The idea behind Ophthalmoscope was first suggested by English physician Dr. William Cumming in 1846 in an essay. According to some historians, the first Ophthalmoscope was the contribution of English mathematician Charles Babbage in 1847. It is claimed that Babbage, also known as the father of computer, gave his device to a doctor to check but it didn’t see the light ever since. But the invention of a practical Ophthalmoscope is widely attributed to a German physician named Hermann von Helmholtz. He developed his own version of the Ophthalmoscope in 1851, without any knowledge of Babbage’s achievement.
Helmholtz reached his invention after many experiments on magnifying glasses. His device used a mirror to direct a light beam to eye and using lenses, a much larger image of the eye could be obtained. The apparatus helped one to see the small veins and other minute parts of the eye.
Later, Swedish ophthalmologist Allvar Gull-strand developed an improved version of the device. In 1915, Francis A. Welch and William Noah Allyn invented the world’s first hand-held direct illuminating ophthalmoscope which is often regarded as the model for the current Ophthalmoscopes. They established a company, Welch Allyn, which is one of the largest manufacturers of the device now.
At present, Ophthalmoscope is used to determine even high Blood pressure and Diabetes. The practice of using the device to determine the eye diseases is called Ophthalmoscopy or Funduscopy.

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Who is the inventor of band-aid that is used to cover wounds?

Founded during the year 1886, American company Johnson & Johnson was making surgical dressing materials for hospitals at the time. These did not include band-aid which is stuck on wounds; nor was the company doing research in that direction.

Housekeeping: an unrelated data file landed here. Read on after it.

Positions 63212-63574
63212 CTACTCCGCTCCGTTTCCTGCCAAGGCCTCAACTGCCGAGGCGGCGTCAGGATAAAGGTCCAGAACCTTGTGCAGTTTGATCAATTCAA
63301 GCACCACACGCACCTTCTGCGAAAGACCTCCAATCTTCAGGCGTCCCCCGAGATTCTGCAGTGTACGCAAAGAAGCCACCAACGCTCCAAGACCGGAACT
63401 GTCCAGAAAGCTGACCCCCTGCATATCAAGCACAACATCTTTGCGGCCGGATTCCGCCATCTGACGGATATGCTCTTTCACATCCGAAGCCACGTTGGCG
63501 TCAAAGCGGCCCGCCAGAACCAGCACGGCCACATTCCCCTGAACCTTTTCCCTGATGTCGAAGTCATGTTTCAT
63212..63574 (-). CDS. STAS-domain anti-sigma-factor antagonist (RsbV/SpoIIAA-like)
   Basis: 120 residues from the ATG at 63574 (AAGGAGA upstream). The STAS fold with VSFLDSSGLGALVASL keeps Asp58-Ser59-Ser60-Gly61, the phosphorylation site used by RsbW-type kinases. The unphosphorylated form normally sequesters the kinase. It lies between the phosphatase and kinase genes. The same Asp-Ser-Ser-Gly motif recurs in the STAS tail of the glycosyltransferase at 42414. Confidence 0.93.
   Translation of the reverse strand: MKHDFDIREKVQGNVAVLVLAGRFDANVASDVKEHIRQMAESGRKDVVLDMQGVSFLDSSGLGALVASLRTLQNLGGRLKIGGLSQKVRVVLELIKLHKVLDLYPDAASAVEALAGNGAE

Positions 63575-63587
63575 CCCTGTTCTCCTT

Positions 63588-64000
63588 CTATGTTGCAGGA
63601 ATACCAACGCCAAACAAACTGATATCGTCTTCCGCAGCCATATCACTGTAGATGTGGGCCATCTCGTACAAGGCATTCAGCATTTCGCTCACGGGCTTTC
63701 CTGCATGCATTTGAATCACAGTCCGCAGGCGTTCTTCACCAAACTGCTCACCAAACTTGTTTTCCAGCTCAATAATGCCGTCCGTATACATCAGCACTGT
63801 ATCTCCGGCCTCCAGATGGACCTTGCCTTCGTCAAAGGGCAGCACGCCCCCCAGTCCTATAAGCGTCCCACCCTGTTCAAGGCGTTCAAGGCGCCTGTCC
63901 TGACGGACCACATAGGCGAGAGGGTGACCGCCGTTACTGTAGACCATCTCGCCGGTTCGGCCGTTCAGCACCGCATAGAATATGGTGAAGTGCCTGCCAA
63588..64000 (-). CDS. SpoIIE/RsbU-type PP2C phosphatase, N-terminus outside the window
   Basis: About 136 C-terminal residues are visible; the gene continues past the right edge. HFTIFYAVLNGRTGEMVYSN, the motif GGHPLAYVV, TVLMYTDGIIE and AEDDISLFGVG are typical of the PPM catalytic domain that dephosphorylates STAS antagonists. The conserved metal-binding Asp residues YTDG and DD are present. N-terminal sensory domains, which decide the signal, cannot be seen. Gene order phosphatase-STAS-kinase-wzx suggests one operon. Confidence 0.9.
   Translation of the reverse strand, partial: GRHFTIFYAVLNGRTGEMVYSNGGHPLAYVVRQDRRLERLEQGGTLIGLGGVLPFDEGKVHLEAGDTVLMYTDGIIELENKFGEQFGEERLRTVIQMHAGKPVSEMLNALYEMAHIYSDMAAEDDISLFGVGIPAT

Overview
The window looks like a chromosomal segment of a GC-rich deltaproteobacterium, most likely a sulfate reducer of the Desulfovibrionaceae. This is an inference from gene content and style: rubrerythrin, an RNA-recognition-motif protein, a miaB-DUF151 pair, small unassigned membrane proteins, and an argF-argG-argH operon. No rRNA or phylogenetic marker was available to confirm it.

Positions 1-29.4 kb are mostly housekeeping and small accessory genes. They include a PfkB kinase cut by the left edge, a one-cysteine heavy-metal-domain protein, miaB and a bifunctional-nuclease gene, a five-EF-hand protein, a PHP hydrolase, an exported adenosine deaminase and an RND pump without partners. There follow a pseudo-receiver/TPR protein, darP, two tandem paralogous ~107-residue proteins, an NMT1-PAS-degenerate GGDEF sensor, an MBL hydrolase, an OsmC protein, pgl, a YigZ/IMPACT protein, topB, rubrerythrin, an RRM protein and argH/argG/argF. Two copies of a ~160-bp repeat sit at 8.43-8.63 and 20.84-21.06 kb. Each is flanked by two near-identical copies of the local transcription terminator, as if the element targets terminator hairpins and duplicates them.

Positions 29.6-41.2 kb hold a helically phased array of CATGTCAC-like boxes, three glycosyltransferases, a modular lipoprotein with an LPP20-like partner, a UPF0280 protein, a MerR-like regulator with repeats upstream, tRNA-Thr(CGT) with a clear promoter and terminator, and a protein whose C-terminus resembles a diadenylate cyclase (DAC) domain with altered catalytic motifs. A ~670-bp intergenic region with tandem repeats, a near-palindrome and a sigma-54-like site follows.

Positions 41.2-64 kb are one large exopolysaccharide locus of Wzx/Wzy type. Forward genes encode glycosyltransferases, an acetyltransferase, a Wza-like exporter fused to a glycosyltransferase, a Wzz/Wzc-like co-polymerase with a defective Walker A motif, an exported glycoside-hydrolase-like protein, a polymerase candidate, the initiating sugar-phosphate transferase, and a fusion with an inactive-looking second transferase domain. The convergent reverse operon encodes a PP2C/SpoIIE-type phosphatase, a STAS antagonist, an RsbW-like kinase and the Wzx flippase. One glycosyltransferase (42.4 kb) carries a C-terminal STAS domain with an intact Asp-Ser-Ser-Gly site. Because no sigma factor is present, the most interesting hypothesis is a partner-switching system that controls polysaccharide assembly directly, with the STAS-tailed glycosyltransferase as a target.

Band-aid was invented by one of the employees of the company, named Earle Dickson, almost by accident. Meaning, it randomly occurred to him to invent band-aid. It so happened that Dickson’s wife Josephine would often get wounded doing household chores and every time Dickson would have to cover the wound with cotton bandage that would loosen and fall off in some time. Assuming that this situation could be improved with sticking plaster, Dickson took a thick cloth, smeared an adhesive named crinoline on it and stuck plastic covering to it. Then cut it in shape of stripe and started using it for his wife’s wounds. This was convenient as whenever his wife got a wound, he would cut the rolled bandage in stripe and use it on the wound, and it would stay stuck on the wound for days.
Johnson & Johnson bought rights of Earle Dickson’s invention. Instead of a roll of bandage they started marketing it in the form of spare stripes in 1924 and named the product band-aid. At first it did sell much, but gradually it earned popularity around the world.

Which is the greatest invention that has changed our lives in a big way?

There is no contest. It’s the wheel. From prehistoric carts to roller-coasters and rockets, the wheel is one of those inventions that is never going to be obsolete. The reason? The wheel is the mathematically optimal shape for minimizing the amount of contact with other surfaces, leading to minimal friction and thus minimal energy loss. This characteristic also makes it ideal for smooth, repetitive action without grinding it down. Exactly when and who first spotted these advantages, that no one is sure of, but it seems that the wheel was a much later invention than people generally think. Caveman would not have been able to make one, let alone work out what to do with it.
The earliest evidence archeologists have been able to find of vehicles with wheels is from Mesopotamia (Iraq) which may date as far back as 6,000 years ago. The oldest pyramid, whose construction begun about 1,400 years later, may also have benefited from the use of logs to roll the colossal stones from quarries many kilometers away.
For carts, working wheels in the early days were made of joined wooden planks cut into circular shapes. (See image above.) The first spoked wheels, introduced in Mesopotamia around 2000 BC, brought in a revolution in lightness and efficiency.
When scientists at AT&T laboratory wanted to demonstrate some of the world’s first mechanical devices in 1989, what did they choose to make? Three tiny toothed wheels, obviously!

Additional reading:
Wheel (Wikipedia)